Author and preacher Max Lucado has devoted four decades of his life to writing dozens of books to spread the message of God’s Grace.
He is, perhaps, the most popular modern Christian author, having sold over 100 million copies of his works. Families are particularly drawn to his children’s stories in which Lucado illustrates parallels between the lessons learned by his characters and real-life applications of our faith.
In particular, one of Lucado’s series of books focuses on an imaginary people called the Wemmicks and is a favorite in our family, especially two of the installments, You Are Special and You Are Mine.
The Wemmicks are a community of wooden people created by the character Eli. The relationship between Eli and the Wemmicks offers a concrete representation to young people of the relationship with God and His people.
The name Eli is a shortened version of the Hebrew name for God, Elohim.
The Wemmicks give out awards for the physical qualities of the characters. If one is considered pretty or talented, has a particularly fine voice or smooth and colorful paint, they are given a star.
Main character Punchinello, however, seems to always receive “gray dots” instead of stars for not doing well enough compared to the other villagers.
Punchinello is not only bothered by the fact that he doesn’t receive the coveted star stickers, but that he really does not want stickers on him at all because they make him feel uncomfortable. He meets another villager who feels the same, and she sends him to their creator, Eli, for advice.
Eli explains to Punchinello that if he concerns himself less with what the other villagers think and focuses more on how he feels about himself, the dot and star stickers will not stick to him.
Eli tells Punchinello that he purposely made him unique from the other villagers, stating that, “The stickers only stick if they matter to you. The more you trust my love, the less you care about their stickers.”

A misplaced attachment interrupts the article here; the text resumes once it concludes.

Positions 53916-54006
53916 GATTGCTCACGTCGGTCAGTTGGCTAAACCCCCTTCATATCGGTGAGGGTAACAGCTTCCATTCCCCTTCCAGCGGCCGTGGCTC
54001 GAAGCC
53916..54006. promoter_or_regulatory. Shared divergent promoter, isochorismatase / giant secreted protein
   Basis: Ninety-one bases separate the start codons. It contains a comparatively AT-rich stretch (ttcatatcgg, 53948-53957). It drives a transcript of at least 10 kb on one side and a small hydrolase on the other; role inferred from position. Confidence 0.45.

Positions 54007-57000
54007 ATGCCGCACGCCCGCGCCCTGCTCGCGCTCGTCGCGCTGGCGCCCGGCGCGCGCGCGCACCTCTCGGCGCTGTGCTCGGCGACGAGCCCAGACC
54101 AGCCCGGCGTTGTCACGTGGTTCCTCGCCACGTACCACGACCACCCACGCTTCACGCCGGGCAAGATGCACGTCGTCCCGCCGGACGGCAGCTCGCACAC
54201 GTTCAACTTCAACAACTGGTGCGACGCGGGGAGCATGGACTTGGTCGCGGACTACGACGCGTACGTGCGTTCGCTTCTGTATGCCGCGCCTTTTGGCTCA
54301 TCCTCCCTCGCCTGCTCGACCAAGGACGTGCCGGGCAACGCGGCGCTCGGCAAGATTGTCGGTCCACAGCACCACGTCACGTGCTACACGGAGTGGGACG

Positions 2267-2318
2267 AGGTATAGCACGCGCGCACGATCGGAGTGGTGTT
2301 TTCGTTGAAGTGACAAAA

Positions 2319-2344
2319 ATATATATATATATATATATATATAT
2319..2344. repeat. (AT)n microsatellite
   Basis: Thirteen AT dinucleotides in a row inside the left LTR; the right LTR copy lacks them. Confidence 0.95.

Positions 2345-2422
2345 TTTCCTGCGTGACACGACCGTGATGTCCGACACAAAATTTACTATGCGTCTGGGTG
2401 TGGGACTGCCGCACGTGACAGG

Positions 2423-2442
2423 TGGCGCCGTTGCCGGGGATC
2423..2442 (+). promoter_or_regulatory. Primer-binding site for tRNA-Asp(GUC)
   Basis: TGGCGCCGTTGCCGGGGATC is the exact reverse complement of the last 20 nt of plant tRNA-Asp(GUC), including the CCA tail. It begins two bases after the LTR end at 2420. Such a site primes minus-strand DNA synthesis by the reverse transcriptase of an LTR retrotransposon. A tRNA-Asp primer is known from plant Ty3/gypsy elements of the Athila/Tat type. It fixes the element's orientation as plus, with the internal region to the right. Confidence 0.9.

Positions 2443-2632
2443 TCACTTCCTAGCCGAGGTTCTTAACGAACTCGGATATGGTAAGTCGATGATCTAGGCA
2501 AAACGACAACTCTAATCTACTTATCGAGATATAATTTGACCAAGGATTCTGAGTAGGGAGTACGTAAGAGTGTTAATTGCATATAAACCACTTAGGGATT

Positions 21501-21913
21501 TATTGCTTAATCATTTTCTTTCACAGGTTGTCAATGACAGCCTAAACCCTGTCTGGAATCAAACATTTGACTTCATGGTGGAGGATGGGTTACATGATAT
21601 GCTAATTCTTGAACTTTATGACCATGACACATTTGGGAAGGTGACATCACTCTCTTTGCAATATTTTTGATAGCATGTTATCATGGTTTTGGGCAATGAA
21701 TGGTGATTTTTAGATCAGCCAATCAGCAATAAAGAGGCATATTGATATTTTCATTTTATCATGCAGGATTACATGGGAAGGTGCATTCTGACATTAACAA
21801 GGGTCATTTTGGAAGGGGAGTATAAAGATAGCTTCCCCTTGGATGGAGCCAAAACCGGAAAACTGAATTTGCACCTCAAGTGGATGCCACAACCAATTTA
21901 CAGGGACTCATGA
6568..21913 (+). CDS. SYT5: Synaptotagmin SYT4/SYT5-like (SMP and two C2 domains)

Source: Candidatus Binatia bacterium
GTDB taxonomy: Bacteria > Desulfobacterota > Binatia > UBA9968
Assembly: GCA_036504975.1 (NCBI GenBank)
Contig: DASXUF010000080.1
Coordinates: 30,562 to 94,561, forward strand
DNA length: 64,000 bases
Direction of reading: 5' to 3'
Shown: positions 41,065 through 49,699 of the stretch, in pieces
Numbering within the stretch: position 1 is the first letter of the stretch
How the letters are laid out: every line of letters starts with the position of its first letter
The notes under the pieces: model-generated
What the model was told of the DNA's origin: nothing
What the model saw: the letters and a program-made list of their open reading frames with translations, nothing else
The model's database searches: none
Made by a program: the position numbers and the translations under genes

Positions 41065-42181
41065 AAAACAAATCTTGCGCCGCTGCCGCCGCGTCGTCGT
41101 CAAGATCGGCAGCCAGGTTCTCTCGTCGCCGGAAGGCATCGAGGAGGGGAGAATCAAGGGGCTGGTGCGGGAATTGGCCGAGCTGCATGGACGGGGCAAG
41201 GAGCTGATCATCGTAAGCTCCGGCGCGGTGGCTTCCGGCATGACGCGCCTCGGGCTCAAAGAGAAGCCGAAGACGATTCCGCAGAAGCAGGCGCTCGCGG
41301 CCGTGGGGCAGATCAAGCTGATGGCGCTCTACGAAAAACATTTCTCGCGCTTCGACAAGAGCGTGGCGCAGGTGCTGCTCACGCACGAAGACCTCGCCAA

Punchinello learns to understand that he feels better about himself once he stops worrying about receiving stickers, representing the judgments and opinions of others.
You Are Special introduces children to the concept of what it means to be wonderfully and fearfully made by God, completely unique in our appearance and personalities. The colorful illustrations and text help parents introduce the concept of what it is to be considered special and whether it really matters.
The central message of the book is that the villagers judge others on their perception of what being “special” means – here typically being better, greater, or more unique than others.
But Lucado wants children to know that we are all special in God’s eyes. We are all unique and equally loved and cherished by our Creator. No one is better than anyone else, and judgments are not ours to make.
Another book in the series, You Are Mine, explores how God views our behaviors – especially when we strive for material possessions and yearn for recognition from others.
In this book, children can read about Punchinello’s latest adventures in which the Wemmicks start a competition on who has the most grand box. They spend their days searching for pretty things like balls to add to their boxes, striving to out-do each other in quantity and design.